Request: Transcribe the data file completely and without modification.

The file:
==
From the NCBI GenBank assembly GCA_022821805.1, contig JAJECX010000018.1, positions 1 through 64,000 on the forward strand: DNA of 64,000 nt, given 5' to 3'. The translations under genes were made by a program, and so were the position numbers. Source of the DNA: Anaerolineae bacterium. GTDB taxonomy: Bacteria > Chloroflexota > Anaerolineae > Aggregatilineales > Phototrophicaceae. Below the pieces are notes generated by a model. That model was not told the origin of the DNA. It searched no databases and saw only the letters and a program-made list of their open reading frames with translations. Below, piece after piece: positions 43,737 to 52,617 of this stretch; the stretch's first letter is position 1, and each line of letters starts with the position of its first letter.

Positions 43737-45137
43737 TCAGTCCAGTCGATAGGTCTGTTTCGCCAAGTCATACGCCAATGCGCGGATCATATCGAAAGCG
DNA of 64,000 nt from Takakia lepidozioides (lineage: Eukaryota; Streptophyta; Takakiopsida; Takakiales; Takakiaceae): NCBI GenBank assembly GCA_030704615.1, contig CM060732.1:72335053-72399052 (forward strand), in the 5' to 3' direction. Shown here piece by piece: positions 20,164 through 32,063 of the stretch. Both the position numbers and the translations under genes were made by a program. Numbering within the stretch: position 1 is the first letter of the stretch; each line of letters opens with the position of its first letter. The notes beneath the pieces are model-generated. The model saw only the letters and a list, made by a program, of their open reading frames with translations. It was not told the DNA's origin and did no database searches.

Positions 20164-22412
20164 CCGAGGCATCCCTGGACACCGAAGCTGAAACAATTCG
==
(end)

From the NCBI GenBank assembly GCA_022821805.1, contig JAJECX010000018.1, positions 1 through 64,000 on the forward strand: DNA of 64,000 nt, given 5' to 3'. The translations under genes were made by a program, and so were the position numbers. Source of the DNA: Anaerolineae bacterium. GTDB taxonomy: Bacteria > Chloroflexota > Anaerolineae > Aggregatilineales > Phototrophicaceae. Below the pieces are notes generated by a model. That model was not told the origin of the DNA. It searched no databases and saw only the letters and a program-made list of their open reading frames with translations. Below, piece after piece: positions 43,737 to 52,617 of this stretch; the stretch's first letter is position 1, and each line of letters starts with the position of its first letter.

Positions 43737-45137
43737 TCAGTCCAGTCGATAGGTCTGTTTCGCCAAGTCATACGCCAATGCGCGGATCATATCGAAAGCG
DNA of 64,000 nt from Takakia lepidozioides (lineage: Eukaryota; Streptophyta; Takakiopsida; Takakiales; Takakiaceae): NCBI GenBank assembly GCA_030704615.1, contig CM060732.1:72335053-72399052 (forward strand), in the 5' to 3' direction. Shown here piece by piece: positions 20,164 through 32,063 of the stretch. Both the position numbers and the translations under genes were made by a program. Numbering within the stretch: position 1 is the first letter of the stretch; each line of letters opens with the position of its first letter. The notes beneath the pieces are model-generated. The model saw only the letters and a list, made by a program, of their open reading frames with translations. It was not told the DNA's origin and did no database searches.

Positions 20164-22412
20164 CCGAGGCATCCCTGGACACCGAAGCTGAAACAATTCG